Apple Device Theft Up 37 Percent in NYC
NEW YORK—As Apple products like the iPhone and iPad continue to grow in popularity, they also continue to be a hotter target for thieves.
Apple device thefts represent 40 percent of all grand larcenies this year, up 37 percent from last year, according to testimony by New York Police Department (NYPD) Commissioner Raymond Kelly. He added that 27 percent of all robberies involve Apple products, up from 23 percent last year.
“The ever-increasing supply of these products on the market will pose a constant challenge,” Kelly said.
In February the NYPD created a task force to help curb the thefts. Kelly said the measures include adding more officers to the transit system, conducting decoy operations, enlisting cellphone carriers to permanently disable a phone once it has been stolen, and implementing a widespread campaign with the public to register phones.
“We are looking for the way to disable a phone once it is stolen. We have not come to that point yet with Apple, but they know what we want,” Kelly said.
Kelly said they have been in talks with Apple for roughly two months on ways to improve the subpoena process and the ability to track stolen phones with the company’s data.
Kelly reported he would like to see increased cooperation with getting subpoenaed information, such as if the phone is being used, where it is located, and if it has been re-registered, to help the NYPD identify stolen phones. He said Apple has been responsive, but not as quickly as they need.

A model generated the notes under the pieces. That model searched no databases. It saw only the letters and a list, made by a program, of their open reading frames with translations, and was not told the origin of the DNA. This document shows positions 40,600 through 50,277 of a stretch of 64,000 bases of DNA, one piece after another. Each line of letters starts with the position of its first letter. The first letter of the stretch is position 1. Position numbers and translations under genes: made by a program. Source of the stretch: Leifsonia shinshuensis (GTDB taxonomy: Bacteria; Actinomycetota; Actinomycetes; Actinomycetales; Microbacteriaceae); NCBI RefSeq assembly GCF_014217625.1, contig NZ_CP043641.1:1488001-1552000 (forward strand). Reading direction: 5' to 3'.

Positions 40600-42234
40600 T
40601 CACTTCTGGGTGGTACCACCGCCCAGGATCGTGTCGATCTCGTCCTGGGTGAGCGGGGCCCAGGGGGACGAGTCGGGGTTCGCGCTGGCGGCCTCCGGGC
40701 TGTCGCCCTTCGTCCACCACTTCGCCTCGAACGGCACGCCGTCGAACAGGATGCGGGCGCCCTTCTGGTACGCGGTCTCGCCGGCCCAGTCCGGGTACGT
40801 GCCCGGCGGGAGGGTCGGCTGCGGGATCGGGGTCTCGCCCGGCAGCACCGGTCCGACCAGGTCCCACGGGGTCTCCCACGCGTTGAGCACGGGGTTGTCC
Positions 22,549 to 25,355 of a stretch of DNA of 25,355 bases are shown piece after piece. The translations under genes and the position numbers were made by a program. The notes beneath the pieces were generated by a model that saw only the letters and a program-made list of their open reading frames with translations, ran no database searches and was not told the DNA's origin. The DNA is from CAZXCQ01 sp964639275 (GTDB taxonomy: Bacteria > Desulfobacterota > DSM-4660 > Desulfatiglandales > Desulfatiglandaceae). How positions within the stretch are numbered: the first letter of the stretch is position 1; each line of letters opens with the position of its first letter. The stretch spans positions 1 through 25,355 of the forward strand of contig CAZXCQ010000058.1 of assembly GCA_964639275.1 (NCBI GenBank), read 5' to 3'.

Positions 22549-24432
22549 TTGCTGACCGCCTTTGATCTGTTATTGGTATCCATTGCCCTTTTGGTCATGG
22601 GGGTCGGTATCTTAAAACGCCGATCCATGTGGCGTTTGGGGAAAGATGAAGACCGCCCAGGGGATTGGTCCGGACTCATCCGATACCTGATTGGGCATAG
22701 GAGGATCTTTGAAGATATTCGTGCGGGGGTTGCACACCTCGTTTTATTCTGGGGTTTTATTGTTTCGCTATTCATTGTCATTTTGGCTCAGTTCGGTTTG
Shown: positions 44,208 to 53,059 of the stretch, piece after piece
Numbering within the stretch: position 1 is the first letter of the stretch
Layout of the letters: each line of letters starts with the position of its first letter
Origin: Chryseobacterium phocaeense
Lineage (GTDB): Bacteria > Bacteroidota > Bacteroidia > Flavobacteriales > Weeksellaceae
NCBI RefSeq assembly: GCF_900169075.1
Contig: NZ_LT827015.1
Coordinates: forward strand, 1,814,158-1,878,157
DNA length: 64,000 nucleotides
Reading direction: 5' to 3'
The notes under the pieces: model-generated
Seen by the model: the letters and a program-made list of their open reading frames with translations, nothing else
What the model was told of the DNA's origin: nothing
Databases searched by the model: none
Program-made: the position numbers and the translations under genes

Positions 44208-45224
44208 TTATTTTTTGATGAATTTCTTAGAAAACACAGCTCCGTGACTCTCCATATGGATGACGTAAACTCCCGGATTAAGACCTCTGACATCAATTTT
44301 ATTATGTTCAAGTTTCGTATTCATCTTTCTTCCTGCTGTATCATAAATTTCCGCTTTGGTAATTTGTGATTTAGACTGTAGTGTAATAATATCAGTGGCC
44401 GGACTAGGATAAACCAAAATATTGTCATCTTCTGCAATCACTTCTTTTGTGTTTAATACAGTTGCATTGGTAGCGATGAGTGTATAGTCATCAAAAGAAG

Queens City Council member Peter Vallone Jr., who chairs the Committee on Finance and Public Safety, is frustrated with the lack of cooperation from the cellphone companies.
“I can’t imagine these companies, that can pinpoint your location anywhere in the world, can’t figure out a way to turn off service on a cell phone,” Vallone said.
He said in his Queens district the problem is more prevalent due to the aboveground subway service. Subway riders take out their cellphones while waiting on the platform, enticing criminals with easy access to their devices. Thieves are also targeting people using their devices near subway doors, snatching the iPhones or iPads seconds before the doors close, leaving the victim unable to give chase.
Cellphone and wireless access now available in 36 of New York City’s busiest subway stations, with more planned this year, will mean the thieves will have even more access to exposed cellphones.
Vallone told Commissioner Kelly that City Council would do whatever it could to pass any helpful legislation, but it was too early to tell what that legislation would be.